Disclaimer: This work was produced by one of our expert legal writers, as a learning aid to help law students with their studies.

Any opinions, findings, conclusions, or recommendations expressed in this material are those of the authors and do not reflect the views of LawTeacher.net. Any information contained in this case summary does not constitute legal advice and should be treated as educational content only.

Makdessi v Cavendish Square Holdings

570 words (2 pages) Case Summary

28th Oct 2021 Case Summary Reference this In-house law team

Jurisdiction / Tag(s): UK Law

Legal Case Summary

Makdessi v Cavendish Square Holdings BV; ParkingEye Limited v Beavis [2015] UKSC 67

Contract law – Consumer protection – Unfair contract terms


The first case, Makdessi, involved the sale of a controlling interest in a marketing company where the defendant agreed to sell his stake to the claimant. The defendant agreed to pay $147 million in instalments and that he would not compete with his old business and if he did, he would be owed no more instalments and the claimant would be able to purchase the remaining shares. The defendant breached the non-compete and the claimant sought a judgment that he was not entitled to further payments and that he should be able to purchase the shares back as agreed. The trial judge found that this term could be enforced and the Court of Appeal reversed the decision, rejecting the use of the clauses. The claimant appealed this decision on the basis that the clauses were not penal and should apply to commercial transactions, particularly where the parties had equal bargaining power.

In the second case, ParkingEye, the defendant parked his vehicle in a shopping centre which was privately owned and managed by the claimant. Notices were clearly displayed across the car park and stated that the car park was free for the first two hours but that £85 would be charged for those who wished to stay longer. The claimant brought proceedings after the defendant drove out of the car park after almost three hours and refused to pay the £85 fee as stated by the signs. The trial judge found for the claimant and the Court of Appeal rejected an appeal from the defendant which had been raised on the basis that the clause on the signs in the car park was penal and therefore was unfair. The defendant appealed again to the Supreme Court.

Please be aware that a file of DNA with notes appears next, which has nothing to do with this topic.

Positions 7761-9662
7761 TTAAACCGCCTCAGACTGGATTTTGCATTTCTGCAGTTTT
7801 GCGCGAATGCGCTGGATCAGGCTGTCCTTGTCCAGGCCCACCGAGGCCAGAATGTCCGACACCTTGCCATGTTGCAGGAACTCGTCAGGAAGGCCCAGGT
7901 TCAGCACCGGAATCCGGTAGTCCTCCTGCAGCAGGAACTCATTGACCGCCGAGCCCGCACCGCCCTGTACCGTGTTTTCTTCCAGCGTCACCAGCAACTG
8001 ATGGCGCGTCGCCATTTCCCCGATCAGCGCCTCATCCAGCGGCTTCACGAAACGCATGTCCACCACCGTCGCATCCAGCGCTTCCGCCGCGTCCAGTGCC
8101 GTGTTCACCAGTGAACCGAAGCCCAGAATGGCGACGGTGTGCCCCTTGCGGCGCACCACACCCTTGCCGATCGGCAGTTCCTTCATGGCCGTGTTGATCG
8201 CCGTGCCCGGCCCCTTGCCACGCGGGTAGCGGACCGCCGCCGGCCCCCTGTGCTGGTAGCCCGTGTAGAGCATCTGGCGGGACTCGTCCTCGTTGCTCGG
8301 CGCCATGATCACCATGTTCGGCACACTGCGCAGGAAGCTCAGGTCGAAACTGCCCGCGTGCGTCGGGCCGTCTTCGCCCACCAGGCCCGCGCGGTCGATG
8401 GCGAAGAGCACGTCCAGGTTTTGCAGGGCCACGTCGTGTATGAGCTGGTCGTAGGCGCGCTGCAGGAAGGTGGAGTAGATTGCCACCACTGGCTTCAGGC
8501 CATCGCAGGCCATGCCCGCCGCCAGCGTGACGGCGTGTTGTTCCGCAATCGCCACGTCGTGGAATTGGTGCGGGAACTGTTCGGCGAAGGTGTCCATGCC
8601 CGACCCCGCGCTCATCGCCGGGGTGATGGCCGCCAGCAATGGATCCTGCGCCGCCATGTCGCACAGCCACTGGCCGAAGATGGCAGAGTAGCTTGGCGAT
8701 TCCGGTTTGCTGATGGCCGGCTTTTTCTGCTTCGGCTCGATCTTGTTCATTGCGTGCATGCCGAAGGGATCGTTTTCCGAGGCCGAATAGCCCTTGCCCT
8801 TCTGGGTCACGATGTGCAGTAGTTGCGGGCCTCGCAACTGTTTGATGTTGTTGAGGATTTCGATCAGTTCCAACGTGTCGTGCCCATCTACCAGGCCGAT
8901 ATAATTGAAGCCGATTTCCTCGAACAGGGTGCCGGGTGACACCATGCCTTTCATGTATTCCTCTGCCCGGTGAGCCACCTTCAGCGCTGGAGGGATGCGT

The court conjoined the two cases and was required to establish the nature of the clauses in the cases. Specifically, this required a consideration of whether the terms were penal, and therefore unenforceable or, whether the rule should be updated, abolished or restricted. It was argued by the parties in both cases that the clauses imposed onerous restrictions on the parties, which was not necessarily a result of the breach of contract and therefore this was an important decision for the Supreme Court.

Decision / Outcome

Firstly, it was held by the Supreme Court that the rule which made a penal clause unenforceable was an important and long-standing principle of English law and would therefore not be restricted or abolished in the current case. However, the Supreme Court gave a landmark judgment which amended the test to determine whether a clause was enforceable or not under the circumstances. This required assessing whether the obligations in question were primary or secondary considerations, with the innocent party being able to enforce a penal clause on the basis of a secondary obligation. Applied to the facts, the Supreme Court found that the clauses in Makdessi were not penalties and were therefore enforceable by the claimant. In ParkingEye, their Lordships found that the charge for overstaying was not a penalty and again, could be enforced.

Cite This Work

To export a reference to this article please select a referencing stye below:

Reference Copied to Clipboard.
Reference Copied to Clipboard.
Reference Copied to Clipboard.
Reference Copied to Clipboard.
Reference Copied to Clipboard.
Reference Copied to Clipboard.
Reference Copied to Clipboard.

Related Services

View all

Related Content

Jurisdictions / Tags

Content relating to: "UK Law"

UK law covers the laws and legislation of England, Wales, Northern Ireland and Scotland. Essays, case summaries, problem questions and dissertations here are relevant to law students from the United Kingdom and Great Britain, as well as students wishing to learn more about the UK legal system from overseas.

Related Articles